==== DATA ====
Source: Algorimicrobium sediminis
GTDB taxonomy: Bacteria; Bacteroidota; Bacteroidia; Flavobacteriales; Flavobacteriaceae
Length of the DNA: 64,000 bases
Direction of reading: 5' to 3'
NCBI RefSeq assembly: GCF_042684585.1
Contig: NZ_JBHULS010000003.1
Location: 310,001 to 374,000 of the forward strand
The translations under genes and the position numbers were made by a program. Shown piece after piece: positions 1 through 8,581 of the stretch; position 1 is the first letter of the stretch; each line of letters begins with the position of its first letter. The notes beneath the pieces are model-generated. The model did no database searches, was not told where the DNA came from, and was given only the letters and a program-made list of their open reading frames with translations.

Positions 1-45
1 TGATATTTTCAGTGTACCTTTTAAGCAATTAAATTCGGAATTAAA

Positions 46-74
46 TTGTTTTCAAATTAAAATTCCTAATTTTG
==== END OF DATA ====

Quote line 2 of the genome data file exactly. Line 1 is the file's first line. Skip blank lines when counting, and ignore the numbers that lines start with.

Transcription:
GTDB taxonomy: Bacteria; Bacteroidota; Bacteroidia; Flavobacteriales; Flavobacteriaceae